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Volume 32 , Issue 6
November/December 2017

Pages 1315–1323


Plasma of Argon Increases Cell Attachment and Bacterial Decontamination on Different Implant Surfaces

Luigi Canullo, DDS/Tullio Genova, DDS, PhD/Hom-Lay Wang, DDS, MS, PhD/Stefano Carossa, MD, DDS/Federico Mussano, DDS, PhD


DOI: 10.11607/jomi.5777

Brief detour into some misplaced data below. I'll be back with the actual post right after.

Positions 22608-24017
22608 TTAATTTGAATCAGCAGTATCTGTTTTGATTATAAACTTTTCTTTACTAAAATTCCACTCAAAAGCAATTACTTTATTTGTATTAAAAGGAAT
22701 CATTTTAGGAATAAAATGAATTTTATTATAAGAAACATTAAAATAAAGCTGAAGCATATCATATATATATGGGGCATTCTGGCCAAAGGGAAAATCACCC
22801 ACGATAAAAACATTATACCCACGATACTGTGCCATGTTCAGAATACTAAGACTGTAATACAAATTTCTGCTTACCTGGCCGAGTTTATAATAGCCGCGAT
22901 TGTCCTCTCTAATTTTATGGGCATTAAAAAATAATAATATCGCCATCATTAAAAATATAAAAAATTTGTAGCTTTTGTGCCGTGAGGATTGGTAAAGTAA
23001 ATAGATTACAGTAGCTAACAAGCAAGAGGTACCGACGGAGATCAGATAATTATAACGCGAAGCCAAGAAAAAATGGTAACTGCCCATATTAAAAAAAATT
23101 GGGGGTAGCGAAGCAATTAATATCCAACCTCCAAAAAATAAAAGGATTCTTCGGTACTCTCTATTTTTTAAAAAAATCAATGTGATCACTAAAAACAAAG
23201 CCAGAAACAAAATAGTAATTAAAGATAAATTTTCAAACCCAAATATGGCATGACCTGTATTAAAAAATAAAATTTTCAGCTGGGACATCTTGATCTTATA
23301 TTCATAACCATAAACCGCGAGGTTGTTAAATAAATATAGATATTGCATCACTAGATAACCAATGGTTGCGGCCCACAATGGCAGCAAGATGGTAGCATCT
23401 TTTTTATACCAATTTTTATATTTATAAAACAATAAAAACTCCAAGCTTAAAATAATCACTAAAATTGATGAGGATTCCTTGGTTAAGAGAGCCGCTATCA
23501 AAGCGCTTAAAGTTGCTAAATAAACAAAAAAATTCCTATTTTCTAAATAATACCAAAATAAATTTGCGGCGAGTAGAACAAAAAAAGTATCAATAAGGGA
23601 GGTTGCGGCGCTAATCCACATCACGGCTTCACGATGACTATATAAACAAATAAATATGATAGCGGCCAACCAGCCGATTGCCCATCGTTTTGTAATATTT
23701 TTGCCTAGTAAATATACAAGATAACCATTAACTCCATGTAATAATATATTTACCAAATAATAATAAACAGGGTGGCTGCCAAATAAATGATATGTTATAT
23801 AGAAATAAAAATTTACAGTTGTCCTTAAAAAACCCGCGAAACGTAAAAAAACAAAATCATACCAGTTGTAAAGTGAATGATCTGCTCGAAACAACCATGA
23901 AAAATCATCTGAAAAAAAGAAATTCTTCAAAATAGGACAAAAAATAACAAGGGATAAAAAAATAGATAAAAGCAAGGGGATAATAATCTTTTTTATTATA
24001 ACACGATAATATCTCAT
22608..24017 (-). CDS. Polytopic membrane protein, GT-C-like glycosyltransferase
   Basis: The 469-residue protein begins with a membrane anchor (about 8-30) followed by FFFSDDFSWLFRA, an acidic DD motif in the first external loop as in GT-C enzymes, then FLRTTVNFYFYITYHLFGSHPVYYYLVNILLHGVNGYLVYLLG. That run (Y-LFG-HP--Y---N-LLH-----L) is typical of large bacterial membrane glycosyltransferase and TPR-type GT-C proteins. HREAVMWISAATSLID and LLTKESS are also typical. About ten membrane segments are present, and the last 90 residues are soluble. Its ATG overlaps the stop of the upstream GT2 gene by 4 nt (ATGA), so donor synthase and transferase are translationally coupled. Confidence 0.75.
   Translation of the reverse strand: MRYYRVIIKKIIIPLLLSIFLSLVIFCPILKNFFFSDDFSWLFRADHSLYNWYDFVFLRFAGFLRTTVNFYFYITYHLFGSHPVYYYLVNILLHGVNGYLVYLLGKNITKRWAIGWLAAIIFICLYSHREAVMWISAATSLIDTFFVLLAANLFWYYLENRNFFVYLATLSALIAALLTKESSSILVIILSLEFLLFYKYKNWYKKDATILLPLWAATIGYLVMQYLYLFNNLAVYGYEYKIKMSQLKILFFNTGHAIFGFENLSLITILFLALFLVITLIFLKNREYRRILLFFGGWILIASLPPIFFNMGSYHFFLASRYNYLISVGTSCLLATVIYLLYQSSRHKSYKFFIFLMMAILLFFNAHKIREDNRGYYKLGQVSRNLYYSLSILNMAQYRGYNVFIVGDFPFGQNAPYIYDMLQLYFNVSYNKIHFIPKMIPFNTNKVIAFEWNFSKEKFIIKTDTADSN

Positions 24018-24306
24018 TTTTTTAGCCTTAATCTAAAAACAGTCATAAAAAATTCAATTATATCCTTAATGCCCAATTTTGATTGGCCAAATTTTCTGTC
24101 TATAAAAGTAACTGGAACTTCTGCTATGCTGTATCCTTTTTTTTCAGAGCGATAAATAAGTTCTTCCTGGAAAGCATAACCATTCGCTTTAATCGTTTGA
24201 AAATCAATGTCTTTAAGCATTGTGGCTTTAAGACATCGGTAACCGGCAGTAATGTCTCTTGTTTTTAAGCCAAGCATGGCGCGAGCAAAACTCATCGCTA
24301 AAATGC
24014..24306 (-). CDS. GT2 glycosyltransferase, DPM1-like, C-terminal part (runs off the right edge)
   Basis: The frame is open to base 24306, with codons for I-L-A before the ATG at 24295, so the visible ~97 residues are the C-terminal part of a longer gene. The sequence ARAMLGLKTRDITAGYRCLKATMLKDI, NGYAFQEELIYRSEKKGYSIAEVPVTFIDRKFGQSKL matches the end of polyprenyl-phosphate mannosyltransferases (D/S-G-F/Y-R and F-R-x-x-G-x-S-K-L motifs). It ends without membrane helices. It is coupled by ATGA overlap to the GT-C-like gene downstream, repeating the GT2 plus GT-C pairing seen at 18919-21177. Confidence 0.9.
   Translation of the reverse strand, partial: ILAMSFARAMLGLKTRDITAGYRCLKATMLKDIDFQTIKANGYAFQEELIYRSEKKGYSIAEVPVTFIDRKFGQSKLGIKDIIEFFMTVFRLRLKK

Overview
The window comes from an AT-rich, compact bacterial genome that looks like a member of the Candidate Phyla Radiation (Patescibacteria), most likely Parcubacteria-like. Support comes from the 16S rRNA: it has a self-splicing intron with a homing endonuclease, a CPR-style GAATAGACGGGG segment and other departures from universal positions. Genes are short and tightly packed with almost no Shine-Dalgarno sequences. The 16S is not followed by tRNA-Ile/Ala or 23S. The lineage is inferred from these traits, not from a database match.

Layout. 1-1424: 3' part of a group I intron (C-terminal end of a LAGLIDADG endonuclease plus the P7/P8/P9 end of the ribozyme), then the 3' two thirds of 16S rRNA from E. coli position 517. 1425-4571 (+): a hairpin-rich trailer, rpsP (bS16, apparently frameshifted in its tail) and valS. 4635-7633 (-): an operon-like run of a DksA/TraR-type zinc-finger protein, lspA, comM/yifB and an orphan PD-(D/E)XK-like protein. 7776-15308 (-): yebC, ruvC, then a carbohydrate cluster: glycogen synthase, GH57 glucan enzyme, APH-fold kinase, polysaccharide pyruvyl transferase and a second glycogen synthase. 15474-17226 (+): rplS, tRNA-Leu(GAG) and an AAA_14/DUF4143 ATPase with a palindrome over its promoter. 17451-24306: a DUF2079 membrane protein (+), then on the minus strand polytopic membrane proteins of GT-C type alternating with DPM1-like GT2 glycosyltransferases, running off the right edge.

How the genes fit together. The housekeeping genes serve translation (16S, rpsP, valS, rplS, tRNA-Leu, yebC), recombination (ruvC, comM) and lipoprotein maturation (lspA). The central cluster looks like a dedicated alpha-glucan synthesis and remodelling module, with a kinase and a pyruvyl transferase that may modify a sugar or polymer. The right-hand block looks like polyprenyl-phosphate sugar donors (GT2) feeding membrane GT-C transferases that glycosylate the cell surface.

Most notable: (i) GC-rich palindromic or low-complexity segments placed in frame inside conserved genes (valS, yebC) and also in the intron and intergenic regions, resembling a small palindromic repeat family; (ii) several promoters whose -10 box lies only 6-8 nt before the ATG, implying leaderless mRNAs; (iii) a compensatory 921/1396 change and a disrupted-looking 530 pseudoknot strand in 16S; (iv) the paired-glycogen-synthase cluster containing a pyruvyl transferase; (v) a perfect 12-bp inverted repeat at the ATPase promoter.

Purpose: This in vitro study tested the effects of argon atmospheric pressure dielectric barrier discharge (APDBD) on different implant surfaces with regard to physical changes, bacterial decontamination, and osteoblast adhesion. Materials and Methods: Seven hundred twenty disks with three different surface topographies—machined (MAC), titanium plasma-sprayed (TPS), and zirconia-blasted and acid-etched (ZRT)—were tested in this experiment. Bacterial adhesion tests were performed repeatedly on a simplified biofilm of Streptococcus mitis. Bacteria were incubated in the presence of the samples, which were subsequently either left untreated as controls or treated with APDBD for 30, 60, and 120 seconds. Samples were then metalized, prior to the recurring acquisition of images using a scanning electronic microscope (SEM). Protein adsorption, surface wettability, and early biologic response were determined for both treated (120 seconds) and untreated implant surfaces. For depicting the eukaryotic cell behavior, preosteoblastic murine cells were used. Cells were conveniently stained, and nuclei were counted. Cell viability was assessed by a chemiluminescent assay at 1, 2, and 3 days. Results: On all treated samples, values of the contact angle measurements were lower than 10 degrees. The untreated samples showed values of contact angle of 80, 100, and 110 degrees, respectively, for MAC, TPS, and ZRT. The protein adsorption on TPS and ZRT was significantly increased after the plasma of argon treatment. However, no significant effect was noted on the MAC disks. The number and the cell spreading area of adherent osteoblasts significantly increased in all treated surfaces. Nonetheless, argon treatment did not influence the osteoblast proliferation and viability at different time points. Bacteria adhesion was significantly reduced, even after 60 seconds of argon treatment. Conclusion: Preliminary data showed that argon atmospheric pressure dielectric barrier discharge disinfected the implant surface, with potential to promote osteoblast attachment and spreading, suggesting this may be a possible approach to clean a peri-implantitis–contaminated implant surface.


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